Historian and best-selling author Andrew Roberts discusses Winston Churchill’s tortuous political path and the legendary statesman's surprising physical resilience. Churchill survived one house fire, two plane crashes, three car crashes, four bouts of pneumonia during World War II, five wars as a soldier ... and a prison break in South Africa.
There were 1,009 biographies of Winston Churchill before Andrew Roberts published the 1,010th in October last year: Churchill: Walking with Destiny. One of Britain’s best-known and best-selling historians, Mr. Roberts had already written four books with Churchill’s name in the title and his latest work features more pages (1,110) than predecessors. Was there really that much more to be said?
The New York Times titled its review of Mr. Roberts’ book “Is This the Best One-Volume Biography of Churchill Yet Written?” (the Times’ answer: yes). The Sunday Times, Daily Telegraph and The Wall Street Journal gave verbatim assessments in their reviews. The Economist called it one of the best books of 2018.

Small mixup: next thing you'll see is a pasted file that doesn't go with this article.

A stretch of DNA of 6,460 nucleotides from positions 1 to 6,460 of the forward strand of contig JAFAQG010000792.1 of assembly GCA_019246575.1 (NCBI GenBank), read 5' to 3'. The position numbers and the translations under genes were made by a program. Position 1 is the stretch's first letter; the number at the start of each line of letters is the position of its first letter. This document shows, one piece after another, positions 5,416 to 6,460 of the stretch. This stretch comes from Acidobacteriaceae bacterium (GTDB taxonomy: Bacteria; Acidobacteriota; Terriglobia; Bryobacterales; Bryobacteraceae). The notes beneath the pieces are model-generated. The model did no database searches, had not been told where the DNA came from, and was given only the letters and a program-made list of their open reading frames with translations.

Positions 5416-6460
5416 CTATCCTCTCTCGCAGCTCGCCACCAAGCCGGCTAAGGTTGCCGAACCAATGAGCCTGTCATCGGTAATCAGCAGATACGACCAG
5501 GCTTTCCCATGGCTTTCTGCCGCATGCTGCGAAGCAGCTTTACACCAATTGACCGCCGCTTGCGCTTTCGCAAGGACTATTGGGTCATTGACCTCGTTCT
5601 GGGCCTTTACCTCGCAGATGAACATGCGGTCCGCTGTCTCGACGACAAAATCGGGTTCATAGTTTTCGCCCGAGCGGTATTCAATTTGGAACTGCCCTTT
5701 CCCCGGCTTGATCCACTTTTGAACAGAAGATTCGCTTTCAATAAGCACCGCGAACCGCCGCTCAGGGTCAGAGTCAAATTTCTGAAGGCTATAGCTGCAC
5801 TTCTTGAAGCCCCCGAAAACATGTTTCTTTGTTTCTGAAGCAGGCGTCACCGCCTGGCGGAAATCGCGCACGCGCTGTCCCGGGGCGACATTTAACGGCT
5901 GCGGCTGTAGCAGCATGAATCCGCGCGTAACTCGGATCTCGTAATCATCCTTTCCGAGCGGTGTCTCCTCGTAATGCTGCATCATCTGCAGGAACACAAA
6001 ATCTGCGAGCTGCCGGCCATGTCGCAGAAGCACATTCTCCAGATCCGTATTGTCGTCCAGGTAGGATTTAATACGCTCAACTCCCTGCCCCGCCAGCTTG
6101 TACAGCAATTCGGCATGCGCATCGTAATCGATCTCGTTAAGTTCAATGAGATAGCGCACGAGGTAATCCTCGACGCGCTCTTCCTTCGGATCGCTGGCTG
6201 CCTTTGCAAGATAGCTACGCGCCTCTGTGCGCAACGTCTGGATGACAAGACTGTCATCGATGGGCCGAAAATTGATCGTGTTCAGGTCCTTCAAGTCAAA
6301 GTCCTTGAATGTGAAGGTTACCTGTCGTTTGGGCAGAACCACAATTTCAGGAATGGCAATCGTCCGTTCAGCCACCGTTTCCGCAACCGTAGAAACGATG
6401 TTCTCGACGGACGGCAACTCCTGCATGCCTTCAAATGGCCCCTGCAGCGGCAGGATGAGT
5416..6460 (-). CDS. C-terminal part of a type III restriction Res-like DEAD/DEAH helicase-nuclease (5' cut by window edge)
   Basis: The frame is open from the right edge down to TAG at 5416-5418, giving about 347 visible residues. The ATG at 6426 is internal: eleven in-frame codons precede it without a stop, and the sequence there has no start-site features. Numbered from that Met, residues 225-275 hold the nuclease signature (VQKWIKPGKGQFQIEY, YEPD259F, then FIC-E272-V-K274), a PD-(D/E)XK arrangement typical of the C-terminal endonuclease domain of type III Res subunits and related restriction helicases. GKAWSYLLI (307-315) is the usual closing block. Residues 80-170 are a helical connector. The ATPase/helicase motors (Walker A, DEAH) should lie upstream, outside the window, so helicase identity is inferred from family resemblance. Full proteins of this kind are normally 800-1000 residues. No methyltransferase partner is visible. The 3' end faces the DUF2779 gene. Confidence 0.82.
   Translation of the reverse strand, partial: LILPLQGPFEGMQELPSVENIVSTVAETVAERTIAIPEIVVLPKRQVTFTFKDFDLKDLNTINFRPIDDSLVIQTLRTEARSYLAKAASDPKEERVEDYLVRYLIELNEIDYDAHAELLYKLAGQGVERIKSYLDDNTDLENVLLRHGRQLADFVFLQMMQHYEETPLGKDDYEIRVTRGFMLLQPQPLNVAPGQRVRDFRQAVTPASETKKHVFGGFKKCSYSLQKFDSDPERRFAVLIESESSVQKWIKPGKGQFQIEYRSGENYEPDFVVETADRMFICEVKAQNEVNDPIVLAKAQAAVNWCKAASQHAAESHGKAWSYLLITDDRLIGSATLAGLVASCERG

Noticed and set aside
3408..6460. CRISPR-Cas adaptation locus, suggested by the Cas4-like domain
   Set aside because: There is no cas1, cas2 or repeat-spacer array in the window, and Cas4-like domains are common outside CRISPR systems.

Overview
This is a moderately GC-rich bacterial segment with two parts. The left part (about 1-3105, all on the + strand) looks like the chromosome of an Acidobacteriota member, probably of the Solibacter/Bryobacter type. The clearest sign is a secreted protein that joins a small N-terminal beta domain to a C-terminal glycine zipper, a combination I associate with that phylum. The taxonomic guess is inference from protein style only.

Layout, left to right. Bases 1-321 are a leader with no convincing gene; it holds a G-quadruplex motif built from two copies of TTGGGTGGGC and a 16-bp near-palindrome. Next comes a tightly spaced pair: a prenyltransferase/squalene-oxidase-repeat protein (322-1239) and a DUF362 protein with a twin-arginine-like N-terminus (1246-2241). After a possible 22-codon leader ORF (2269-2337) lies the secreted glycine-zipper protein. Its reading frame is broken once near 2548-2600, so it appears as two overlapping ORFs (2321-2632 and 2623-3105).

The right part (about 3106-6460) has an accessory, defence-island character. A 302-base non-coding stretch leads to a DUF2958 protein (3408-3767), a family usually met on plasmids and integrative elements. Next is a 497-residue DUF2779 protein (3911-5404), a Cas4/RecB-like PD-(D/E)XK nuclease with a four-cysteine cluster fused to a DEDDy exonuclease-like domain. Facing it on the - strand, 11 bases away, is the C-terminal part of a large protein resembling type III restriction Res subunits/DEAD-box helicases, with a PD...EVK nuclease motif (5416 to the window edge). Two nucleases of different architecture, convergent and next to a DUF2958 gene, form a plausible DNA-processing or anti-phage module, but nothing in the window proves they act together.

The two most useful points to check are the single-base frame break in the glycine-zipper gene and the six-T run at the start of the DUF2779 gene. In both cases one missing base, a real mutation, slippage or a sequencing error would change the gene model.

The Brunswick Review spoke with Mr. Roberts on the US leg of his global book tour, which had featured discussions moderated by political heavyweights—including Karl Rove and Michael Gove—alongside the occasionally bizarre conversation. “A lady in Miami earnestly informed me that she was the reincarnation of Winston Churchill,” Mr. Roberts said. “I inquired a little bit more about this, because obviously I’ve been waiting all my life to meet Winston Churchill. I’ve met him a couple of times in dreams, but then I haven’t actually been able to sort of interview him consciously. Unfortunately, I think she was Churchill’s reincarnation from the last years of his life when, sadly, his mind was wandering a bit, because she didn’t seem to know very much about Winston Churchill when I asked her some questions about him. She did buy three books though, which now that I think about it, might make her self-absorbed.”